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2nd light with SW 250 Flextube Auto - oh dear


solarwallace
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Well that was a bit of a disaster.

The scope just falls forward if the alt angle gets too near the horizontal. There's a lot of play in the az so you can nudge it with you eye hitting the eyepiece and the object you're viewing disappears completely not helped by the fact I have to bend over at 90 degrees to see through the eyepiece. Oh for the days when I could twist the tube in it's rings. I need to get a high chair otherwise I'll end up a cripple. I've also read there's a way to increase the tension on the mount in both alt and az to decrease the slack and stop the clutch slipping so easily.

Another oddity when in guide mode is that sometimes when using the middle speed (2) the button does absolutely nothing at all. Other times both the up and down arrows just result in the end of the scope going down (in the same direction) :icon_eek:

So I've given up for tonight and will seek to tighten my tension nuts tomorrow and hope the cloud stays away.

I'm sure I'll be happy when I've sorted these little niggles out...

Steve

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I had (have some of the same problems). Tightening tha az clutch bolt may help it lift up the tube (you only need a tiny adjustment in the bolt) but might not help the nose dive much. I find putting tracking on engages the gears and that supports the weight of the tube for lowish (less than 20 degrees for me)

Putting tracking on (and moving the scope a bit to take up the slack) should prevent the az movement too.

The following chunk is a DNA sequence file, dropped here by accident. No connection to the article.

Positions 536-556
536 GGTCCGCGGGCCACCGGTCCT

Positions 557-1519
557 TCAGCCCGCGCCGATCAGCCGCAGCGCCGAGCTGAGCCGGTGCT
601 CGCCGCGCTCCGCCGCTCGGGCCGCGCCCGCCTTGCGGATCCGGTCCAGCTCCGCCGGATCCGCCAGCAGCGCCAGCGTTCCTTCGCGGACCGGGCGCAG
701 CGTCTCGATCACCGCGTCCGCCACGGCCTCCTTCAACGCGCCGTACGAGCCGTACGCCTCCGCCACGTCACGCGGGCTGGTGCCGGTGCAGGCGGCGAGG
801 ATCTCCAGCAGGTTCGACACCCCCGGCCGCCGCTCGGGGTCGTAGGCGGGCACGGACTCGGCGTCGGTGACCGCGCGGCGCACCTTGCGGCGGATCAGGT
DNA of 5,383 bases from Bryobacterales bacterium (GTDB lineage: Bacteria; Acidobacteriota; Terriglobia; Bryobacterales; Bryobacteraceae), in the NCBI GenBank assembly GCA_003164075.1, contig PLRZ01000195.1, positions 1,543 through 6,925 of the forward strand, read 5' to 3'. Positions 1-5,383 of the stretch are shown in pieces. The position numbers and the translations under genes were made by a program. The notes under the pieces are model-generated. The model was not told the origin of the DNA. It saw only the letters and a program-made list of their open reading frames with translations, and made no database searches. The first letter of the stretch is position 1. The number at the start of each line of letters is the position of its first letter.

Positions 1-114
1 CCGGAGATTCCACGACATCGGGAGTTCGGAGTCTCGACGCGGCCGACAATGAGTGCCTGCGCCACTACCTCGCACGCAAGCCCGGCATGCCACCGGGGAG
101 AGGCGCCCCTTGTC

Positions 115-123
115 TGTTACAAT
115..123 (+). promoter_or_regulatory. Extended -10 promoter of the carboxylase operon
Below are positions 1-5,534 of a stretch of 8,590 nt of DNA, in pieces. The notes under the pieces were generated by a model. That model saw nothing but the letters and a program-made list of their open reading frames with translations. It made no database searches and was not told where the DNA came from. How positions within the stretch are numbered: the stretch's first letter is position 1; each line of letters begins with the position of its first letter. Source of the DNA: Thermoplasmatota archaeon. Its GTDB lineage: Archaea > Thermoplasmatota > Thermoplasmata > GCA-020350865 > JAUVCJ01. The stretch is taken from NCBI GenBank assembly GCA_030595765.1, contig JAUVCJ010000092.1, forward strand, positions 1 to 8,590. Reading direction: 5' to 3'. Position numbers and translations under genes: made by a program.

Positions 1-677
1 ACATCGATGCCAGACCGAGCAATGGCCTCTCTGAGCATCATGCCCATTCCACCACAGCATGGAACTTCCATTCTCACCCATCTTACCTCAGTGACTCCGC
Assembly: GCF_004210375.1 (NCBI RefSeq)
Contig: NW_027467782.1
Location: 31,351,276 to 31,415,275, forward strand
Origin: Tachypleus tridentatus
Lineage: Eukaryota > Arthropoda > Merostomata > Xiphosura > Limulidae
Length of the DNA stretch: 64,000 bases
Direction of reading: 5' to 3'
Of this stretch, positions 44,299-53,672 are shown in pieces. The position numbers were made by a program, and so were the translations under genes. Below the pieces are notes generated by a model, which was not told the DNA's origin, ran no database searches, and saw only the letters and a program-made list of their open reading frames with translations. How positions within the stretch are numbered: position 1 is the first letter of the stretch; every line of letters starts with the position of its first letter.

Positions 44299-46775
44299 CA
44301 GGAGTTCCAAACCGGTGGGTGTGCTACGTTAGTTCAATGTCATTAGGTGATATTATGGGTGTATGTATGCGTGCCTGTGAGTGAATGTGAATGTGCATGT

I don't have a fancy observing chair, I use a garden chair....the seat for low down, the arm for mid hight and leaning against the back for near zenith!

And always fine tune your approach to objects with tracking on using the right arrow and up (east) or down (west) otherwise the scope will spend all night slowly winding in the slack gears and not moving the tube.

it took me a while to get used to it's idiosyncrasies.

Hope things improve soon

Edited by WayBig
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Ive owned my flextube now for 6 months and I can safely say the mount is absolutely aweful. I ended up tightening the clutch, changing the caphead screws holding the AZ motor in place (too small to hold the motor rigidly, they cut into the body!). Also you have 2 nuts on the inside of the OTA, holding the dovetail thing for the ALT motor, you would be wise to get some washers and tighten these nuts up. These 3 measures reduced the play on my mount by about half.

Then I built a platform with 3 bolts going through like a low profile tripod, and use a spirit level to level the base, set your local altitude with a digital spirit-level rather than skywatchers stick on scale, its horribly inaccurate (mine was 2 degrees out). All in all I can hold an object in the eyepiece for an hour or so now, but putting a camera on is still no good, with a 1/2'' CCD you will still be tracking manually to correct the autotracking. Too be honest for the 200eur extra I paid for this feature I am very upset at the extra work I had to do to enjoy my scope.

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Hi

Thanks for your comments guys. I'm going to have a look at the mount tonight in daylight. I though it best to not start trying to fix it last night.

I'll have to dig out a garden chair too :D

It's got to be better than this though otherwise I'll be changing it quicker than I thought and going back to an EQ mount. I'll update when I've looked into it. Hopefully if I document this it will help anyone else with similar issues in the future.

Steve